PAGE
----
The Bonnie Blue Flag served as the flag of the Republic of Texas from March 11, 1936, until January 25 1839, with the white star replaced by a gold star on December 12, 1836. The Bonnie Blue Flag was next raised over a Southern State on January 7, 1861, when it was hoisted over the capitol building of the Republic of Mississippi in Jackson. This event inspired Harry MaCarthy, an Irish actor billing himself as The Arkansas Comedian, to write a song entitled The Bonnie Blue Flag which was second only to Dixie as a popular patriotic song. Five Southern States adopted versions of the Bonnie Blue Flag in 1861. Today the Beloved Bonnie Blue Flag is the flag of the Somali Democratic Republic or what is left of it. So much for Political Correctness.
The Georgia Flag adopted in 1799 was the State Coat of Arms on a blue field. This flag was used until hauled down on January 19, 1861. There is some confusion over which flag replaced it. A new flag design employing the Arms of Georgia was used during the War of Yankee Aggression but sources differ on whether this flag was post or anti secession. Harrison asserts "the Georgia convention did not adopt a secession flag, but the emblem of the State which had long been in use was raised". Canon is emphatic that "a new flag was raised over the capitol in Milledgeville". Harrison and Cannon both agree that the flag raised was the Arms of Georgia on a white field. Reports of this design place the arms on white fields and the traditional blue field. The Museum of the Confederacy in Richmond has a Georgia Flag with the arms on a red field. Harrison and Cooper, however, both agree that the flag raised over the Augusta Arsenal by Governor Brown on January 24, 1861, was a Red Lone Star on a white field. The official Georgia Flags prepared by then Secretary of State Ben W Fortson is strangely silent on the subject with the exception of the cryptic information that "During the War Between the States, Georgia had many flags as did all the States". Georgia bureaucrats apparently are as ignorant of austrovexillology as the members of the Georgia Legislature. I have located no information on flags used during occupation by the Yankee Army. On the other hand I have not looked for any.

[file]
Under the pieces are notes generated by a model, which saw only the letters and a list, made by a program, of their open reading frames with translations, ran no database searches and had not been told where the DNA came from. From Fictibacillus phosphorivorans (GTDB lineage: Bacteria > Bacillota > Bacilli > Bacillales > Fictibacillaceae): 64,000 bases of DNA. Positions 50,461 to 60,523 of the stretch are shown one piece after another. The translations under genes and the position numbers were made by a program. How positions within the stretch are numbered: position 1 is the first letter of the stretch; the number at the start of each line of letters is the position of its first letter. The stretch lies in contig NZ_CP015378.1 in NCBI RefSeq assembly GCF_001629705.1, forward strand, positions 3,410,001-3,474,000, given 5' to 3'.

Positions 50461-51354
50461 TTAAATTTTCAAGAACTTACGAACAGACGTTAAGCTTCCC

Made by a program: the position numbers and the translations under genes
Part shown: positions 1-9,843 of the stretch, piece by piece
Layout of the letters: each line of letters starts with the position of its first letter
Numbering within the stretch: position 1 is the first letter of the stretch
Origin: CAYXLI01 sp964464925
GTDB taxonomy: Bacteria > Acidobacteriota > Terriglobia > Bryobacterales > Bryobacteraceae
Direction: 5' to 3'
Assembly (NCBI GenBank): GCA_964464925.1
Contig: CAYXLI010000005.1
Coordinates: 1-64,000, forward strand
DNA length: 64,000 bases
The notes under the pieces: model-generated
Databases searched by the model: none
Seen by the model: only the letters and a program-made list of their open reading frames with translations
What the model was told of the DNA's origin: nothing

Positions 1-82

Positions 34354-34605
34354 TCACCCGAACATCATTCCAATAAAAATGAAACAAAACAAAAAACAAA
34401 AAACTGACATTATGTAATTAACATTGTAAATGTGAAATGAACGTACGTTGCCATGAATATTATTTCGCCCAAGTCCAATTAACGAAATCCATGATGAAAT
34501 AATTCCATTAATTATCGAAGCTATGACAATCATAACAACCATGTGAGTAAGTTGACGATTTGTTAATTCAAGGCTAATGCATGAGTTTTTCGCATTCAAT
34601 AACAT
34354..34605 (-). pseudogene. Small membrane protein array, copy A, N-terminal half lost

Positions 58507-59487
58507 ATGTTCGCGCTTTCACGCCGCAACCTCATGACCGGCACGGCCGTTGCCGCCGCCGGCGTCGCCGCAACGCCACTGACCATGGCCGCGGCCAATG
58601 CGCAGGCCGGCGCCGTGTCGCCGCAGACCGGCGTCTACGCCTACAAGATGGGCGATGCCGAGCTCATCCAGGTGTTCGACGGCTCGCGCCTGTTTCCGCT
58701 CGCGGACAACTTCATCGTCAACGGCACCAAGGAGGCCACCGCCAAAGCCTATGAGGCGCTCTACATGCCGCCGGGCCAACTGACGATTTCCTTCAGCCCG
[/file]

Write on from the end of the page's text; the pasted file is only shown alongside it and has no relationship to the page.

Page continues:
On departure of the Yankee Army, Georgia adopted the Bars sans Stars with a vertical blue band next to the hoist on October 17, 1879. The Arms of Georgia were superimposed on the blue band on august 22, 1905. The Bars were replaced by the Battle Flag on July 1, 1956, by a Legislature which obviously had no knowledge of Georgia or Southern History. Today a Governor who knows even less Georgia History than the 1956 crew is pandering to a constituency that know no Georgia or Southern History by advocating exchanging the Battle Flag for the Bars.
The only satisfactory solution to the Flag Flap is to return to The Bonnie Blue Flag. The Lone Star Flag is a flag of the people and was not created by a Committee on flag and Seal. This issue should not be decided by the Legislature but should adopt the Lone Star flag by Prescriptive Right and to HELL with the Legislature. The appropriate Lone Star flag for the State of Georgia is the Ward/Troutman Flag. It is steeped in the history of the State. The Star should be blue, the Field White and the Mottos Red to Honour not only the blood shed at Goliad but the blood shed by Georgians in all wars. This would give us a historically significant flag. Marine Corps Officers and NCO's have a Red Stripe on their trousers to commemorate the blood shed at Chapultepec. Georgia's dead deserve no less. I suppose we might run the risk of offending someone if we added the motto "REMEMBER GOLIAD" above the Star in red on both the obverse and the reverse. After all we did drop a verse or two from the STAR SPANGLED BANNER to avoid offending the Bloody British.
Taken from an article by Richard E Irby Jr.
The above article first appeared in the ACWS Newsletter, October-December 1998, February 1999